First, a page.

Part III -- Appendix: Stabilizing Properties of Pegging the Export Price vs. Exchange Rate and CPI Rules

We compare three possible policy regimes: (1) a fixed exchange rate (2) the PEP proposal (fixed price of the export in domestic currency, so that the dollar exchange rate varies perfectly with the dollar price of the export commodity on world markets, and (3) a CPI rule. The approach, incorporating the advantages both to rules and discretion, follows Rogoff (1985b), Fischer (1988) and Persson and Tabellini (1990), who in turn added disturbances to the inflation-bias model of Barro and Gordon (1983). For an application of the model that includes the results for three more regimes -- discretion, a money rule, and a nominal GDP rule -- see Frankel (1995). This version of the model extends it beyond the usual single sector.14/ One sector is NonTraded Goods; the other is the Tradable sector an importable commodity Im on the consumption side and an exportable commodity X on the output side. We assume only one export commodity, with the price determined on world markets. An interpretation that would be more realistic for most countries would be a basket of export goods. In the case of each of the possible nominal anchors, proponents sometimes have in mind a target zone system. The assumption of a rigid rule in our theoretical analysis makes the analysis simpler. It must be acknowledged from the outset, however, that attaining a target precisely would be in practice be difficult in the case of a basket that included any goods other than agricultural and mineral products traded on centralized exchanges. It would be even more difficult for a CPI target. For these cases, a target zone would be more realistic.i We assume an aggregate supply relationship in each of the two production sectors: e y n = y n + b( p n p n ) + u n (1)
y x = y x + d ( px px ) + u x
e

(2)

where yn and yx represent the log output of the nontraded and export sectors, respectively; y n and y x potential output in the two sectors; pn and px the log prices in the two sectors in domestic currency, and pne and pxe the expected log price levels (or they could be the actual and expected inflation rates, respectively); and un and ux the supply disturbances.ii We assume that the country is small, i.e., a price-taker on world markets for both its export good and its import good:
14

Another pass at the same problem is Schliesser (2001).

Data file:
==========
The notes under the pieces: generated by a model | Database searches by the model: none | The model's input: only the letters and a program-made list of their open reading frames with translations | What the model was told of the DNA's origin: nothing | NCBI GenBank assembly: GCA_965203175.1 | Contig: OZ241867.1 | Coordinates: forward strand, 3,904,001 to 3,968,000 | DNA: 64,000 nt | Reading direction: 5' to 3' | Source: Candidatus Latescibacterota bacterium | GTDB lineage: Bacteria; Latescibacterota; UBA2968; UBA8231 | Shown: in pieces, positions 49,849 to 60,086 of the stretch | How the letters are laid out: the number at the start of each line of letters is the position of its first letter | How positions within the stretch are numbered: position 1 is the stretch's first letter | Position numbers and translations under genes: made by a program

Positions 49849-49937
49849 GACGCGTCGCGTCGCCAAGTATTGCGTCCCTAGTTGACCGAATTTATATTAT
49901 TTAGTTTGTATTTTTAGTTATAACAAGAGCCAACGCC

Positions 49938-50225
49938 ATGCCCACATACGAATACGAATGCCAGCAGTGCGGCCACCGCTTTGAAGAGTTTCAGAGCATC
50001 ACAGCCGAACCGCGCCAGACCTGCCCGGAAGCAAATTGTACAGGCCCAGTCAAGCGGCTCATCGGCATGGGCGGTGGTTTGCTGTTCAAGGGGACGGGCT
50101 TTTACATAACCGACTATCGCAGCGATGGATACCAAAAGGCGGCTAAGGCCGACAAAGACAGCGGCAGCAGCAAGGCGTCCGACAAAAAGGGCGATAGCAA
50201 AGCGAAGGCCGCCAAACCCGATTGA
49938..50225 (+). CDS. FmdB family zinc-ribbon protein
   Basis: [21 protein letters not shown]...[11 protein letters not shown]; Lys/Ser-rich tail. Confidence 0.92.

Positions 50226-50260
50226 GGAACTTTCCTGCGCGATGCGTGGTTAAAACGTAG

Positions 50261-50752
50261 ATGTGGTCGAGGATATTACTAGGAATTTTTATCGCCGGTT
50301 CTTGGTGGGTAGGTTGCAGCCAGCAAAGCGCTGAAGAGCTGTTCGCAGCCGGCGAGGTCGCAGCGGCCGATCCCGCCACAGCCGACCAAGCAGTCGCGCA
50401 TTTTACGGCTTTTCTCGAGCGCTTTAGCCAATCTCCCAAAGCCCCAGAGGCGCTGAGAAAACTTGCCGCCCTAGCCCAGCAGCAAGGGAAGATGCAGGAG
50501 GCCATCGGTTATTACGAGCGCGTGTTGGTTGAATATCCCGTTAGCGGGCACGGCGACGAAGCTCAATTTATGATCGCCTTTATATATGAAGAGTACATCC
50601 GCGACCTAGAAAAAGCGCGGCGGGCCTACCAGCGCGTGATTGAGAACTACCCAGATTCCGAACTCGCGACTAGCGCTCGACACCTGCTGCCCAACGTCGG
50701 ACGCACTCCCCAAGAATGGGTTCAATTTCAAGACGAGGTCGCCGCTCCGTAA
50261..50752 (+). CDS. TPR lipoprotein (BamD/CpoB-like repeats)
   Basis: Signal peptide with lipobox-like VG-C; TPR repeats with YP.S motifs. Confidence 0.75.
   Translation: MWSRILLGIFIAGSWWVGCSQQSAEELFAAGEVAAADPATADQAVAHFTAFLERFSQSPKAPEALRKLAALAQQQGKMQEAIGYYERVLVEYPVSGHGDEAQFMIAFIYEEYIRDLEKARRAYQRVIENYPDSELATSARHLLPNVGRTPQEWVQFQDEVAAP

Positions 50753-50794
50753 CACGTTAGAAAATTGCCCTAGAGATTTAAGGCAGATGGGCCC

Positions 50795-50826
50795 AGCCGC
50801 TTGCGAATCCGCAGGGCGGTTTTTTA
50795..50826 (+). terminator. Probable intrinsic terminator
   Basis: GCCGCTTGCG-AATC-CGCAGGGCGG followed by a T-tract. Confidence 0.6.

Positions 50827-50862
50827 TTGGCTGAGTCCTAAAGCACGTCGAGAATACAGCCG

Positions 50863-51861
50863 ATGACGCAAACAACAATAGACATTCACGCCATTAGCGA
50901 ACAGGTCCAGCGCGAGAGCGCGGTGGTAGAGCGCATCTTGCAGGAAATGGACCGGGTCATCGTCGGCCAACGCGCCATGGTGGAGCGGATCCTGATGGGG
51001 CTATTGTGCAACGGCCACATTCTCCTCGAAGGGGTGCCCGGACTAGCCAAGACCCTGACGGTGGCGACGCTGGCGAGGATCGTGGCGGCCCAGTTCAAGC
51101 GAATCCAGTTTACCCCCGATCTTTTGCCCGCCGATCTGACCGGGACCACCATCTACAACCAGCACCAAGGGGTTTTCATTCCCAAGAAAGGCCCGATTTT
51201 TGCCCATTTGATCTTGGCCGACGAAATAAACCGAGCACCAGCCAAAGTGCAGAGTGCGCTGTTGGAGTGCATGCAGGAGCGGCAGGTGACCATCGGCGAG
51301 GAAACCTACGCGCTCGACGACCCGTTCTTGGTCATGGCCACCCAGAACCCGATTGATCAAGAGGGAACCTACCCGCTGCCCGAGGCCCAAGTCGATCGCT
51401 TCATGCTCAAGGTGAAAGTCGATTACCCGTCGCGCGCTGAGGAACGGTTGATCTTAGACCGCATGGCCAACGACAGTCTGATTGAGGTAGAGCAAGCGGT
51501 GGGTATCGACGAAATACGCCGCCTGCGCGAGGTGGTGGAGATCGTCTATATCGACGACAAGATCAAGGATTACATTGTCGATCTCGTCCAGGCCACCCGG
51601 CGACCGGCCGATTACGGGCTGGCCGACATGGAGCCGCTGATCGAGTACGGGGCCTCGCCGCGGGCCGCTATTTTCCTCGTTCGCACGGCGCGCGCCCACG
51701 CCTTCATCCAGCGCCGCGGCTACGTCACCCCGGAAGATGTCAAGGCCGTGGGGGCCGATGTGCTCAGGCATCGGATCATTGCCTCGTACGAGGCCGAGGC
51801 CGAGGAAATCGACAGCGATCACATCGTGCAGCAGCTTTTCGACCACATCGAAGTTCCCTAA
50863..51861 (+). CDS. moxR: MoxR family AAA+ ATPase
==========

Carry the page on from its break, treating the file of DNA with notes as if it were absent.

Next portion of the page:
40

41 px = s + x , (3) where s is the log of the exchange rate, the spot price of dollars in terms of domestic currency, and x represents the fluctuating dollar price of the export commodity on world market; and pim = s + im , (4) where im represents the fluctuating dollar price of the import good in terms of dollars. (Both log prices are assumed mean zero, for convenience.) The consumer price index includes the nontraded good and the import good, with weights f and (1-f), respectively: cpi = (f)pim +(1-f)pn , (5) while the GDP price index consists of the prices of the nontraded good and the export good: p = (f)px +(1-f)pn . (6) ** The objective is to stabilize the general price level (CPI) and output in the two sectors. The quadratic loss function is stated as: L = a (cpi)2 + f(yx-yx )2 +(1-f)(yn-yn )2, (7)

where a is the weight assigned to the inflation objective, and we assume that the lagged or expected price level relative to which the CPI is measured can be normalized to zero. The international (foreign) and nontraded sectors have weights in the economy f and (1-f), respectively. We impose yn > yn in both sectors, which builds in an expansionary bias to discretionary policy-making. (i) Discretionary policy vs. a money rule Under full discretion, the policy-maker each period chooses Aggregate Demand so as to minimize that period's L, with price expectations given. We can treat the central bank as choosing the money supply that minimizes the quadratic loss function, or else parameterize the decision in terms of one of the price indices. [
COULD SHOW THE MATH, OR ELSE REFER THE READER TO EARLIER PAPERS